“Mesquite is emerging as a golf mecca,” she says. Among the area’s eight courses are Falcon Ridge Golf Club and Palms Golf Club.


Another more affordable alternative to Las Vegas is Primm, about 45 miles away. According to Crystal, the laid-back area has a cluster of resort hotels within walking distance, including Buffalo Bill’s, Primm Valley Resort & Casino and Whiskey Pete’s.

Meeting facilities include a 21,000-square-foot conference center at Primm Valley, a 6,000-seat arena at Buffalo Bill’s and a 700-seat showroom at Whiskey Pete’s.

The Gold Strike Hotel and Gambling Hall in nearby Jean, Nev., is another option with a full-service banquet facility and volume room rates, Crystal says.


It’s an exciting time in the Reno area, with a huge investment going into its meetings infrastructure, according to Ellen Oppenheim, president and CEO of the Reno–Sparks Convention and Visitors Authority.

Among the latest happenings in town, the Peppermill completed a $490 million expansion; Atlantis Casino Resort Spa, situated across the street from the Reno Convention Center, completed a $50 million expansion; Grand Sierra Resort and Casino recently finished a multimillion-dollar renovation and expansion that included enhancements to meeting facilities; and the 10,000-seat Reno Aces Baseball Stadium, the anchor of a new baseball district that will bring additional retail and dining options to downtown, is currently being built.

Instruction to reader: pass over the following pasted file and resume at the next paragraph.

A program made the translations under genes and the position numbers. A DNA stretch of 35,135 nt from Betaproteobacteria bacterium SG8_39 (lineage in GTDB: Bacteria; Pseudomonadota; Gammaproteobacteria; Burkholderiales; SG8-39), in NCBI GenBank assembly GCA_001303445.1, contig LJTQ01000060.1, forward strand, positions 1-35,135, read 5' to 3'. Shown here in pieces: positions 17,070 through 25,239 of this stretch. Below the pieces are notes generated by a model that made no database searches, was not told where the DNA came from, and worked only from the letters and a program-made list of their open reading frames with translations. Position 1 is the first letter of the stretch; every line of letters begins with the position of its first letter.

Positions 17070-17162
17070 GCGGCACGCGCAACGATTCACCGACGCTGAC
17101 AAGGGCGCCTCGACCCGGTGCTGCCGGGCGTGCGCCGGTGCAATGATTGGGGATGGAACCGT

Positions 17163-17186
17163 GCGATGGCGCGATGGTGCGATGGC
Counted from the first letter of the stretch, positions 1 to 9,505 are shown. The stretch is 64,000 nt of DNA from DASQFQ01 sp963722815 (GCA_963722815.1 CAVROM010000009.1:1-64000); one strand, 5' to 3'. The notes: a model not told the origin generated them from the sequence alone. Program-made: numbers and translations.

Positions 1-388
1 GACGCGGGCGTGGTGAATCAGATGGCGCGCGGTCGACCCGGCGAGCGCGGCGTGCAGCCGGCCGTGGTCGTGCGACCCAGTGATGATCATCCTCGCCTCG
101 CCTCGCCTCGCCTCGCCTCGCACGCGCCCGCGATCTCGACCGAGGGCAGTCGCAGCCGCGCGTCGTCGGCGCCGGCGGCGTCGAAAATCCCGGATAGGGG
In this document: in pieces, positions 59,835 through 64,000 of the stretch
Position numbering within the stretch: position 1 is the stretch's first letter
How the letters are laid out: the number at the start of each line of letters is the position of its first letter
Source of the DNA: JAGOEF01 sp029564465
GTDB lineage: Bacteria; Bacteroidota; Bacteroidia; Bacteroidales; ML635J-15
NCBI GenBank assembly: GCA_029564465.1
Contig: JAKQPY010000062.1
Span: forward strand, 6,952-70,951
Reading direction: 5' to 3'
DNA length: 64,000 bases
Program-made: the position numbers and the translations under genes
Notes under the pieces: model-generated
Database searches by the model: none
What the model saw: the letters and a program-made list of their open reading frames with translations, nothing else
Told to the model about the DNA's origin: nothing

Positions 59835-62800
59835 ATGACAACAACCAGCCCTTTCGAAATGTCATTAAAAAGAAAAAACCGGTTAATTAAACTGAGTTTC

Also, Oppenheim says, a new 28,000-square-foot, $25 million ballroom opened downtown in February across the street from both the Reno Events Center and the National Bowling Stadium, which serves as a great off-site venue for special events.

Another appealing off-site venue in Reno is the National Automobile Museum, ranked among the top 10 car museums in the country, Oppenheim adds.

“It’s a great place for receptions,” she says. “The Nevada Museum of Art is also lovely, with great indoor space as well as a rooftop with views of the Sierras.”

Earlier this fall in Sparks, the first phase of Legends at Sparks Marina, a retail and entertainment destination intended for convention groups, opened. The Legends Bay Casino Resort Spa is slated to be developed as a part of the Legends project, with some 1,000 guest accommodations and ample meeting space.

Meanwhile, following the success of the Reno-based Truckee River Whitewater Park, a second location at Rock Park in Sparks is expected to open in summer 2009.

Lake Tahoe

“There are a lot of beautiful places, and this is one of them,” says Mike Frye, sales and events manager for the Lake Tahoe Visitors Authority, representing South Lake Tahoe. “But what we have to offer is different—I can’t think of another destination where you can be in a meeting and then walk to a gondola that takes you skiing or sightseeing and hiking in the summer.”

Of the Stateline, Nev.-based South Tahoe resorts, including Harrah’s, Harveys and MontBleu Resort, Casino & Spa, Frye says Horizon Casino Resort is the farthest (a mere 10-minute walk) away from that gondola at Heavenly Ski Resort, which straddles California and Nevada.

“This place is the real deal, and you get terrific value for your dollar coming here,” Frye says, adding that Tahoe’s abundance of year-round activities, from cross-country skiing, snowshoeing and snowmobiling in the winter to hiking and golfing in the summer, round out any event.

Frye adds that all the resorts mentioned are within walking distance of Lake Tahoe’s beaches, and in 10 minutes groups can be at Zephyr Cove Resort, which offers team-building activities as well as Tahoe Queen paddle wheeler dinner/dance cruises in Emerald Bay.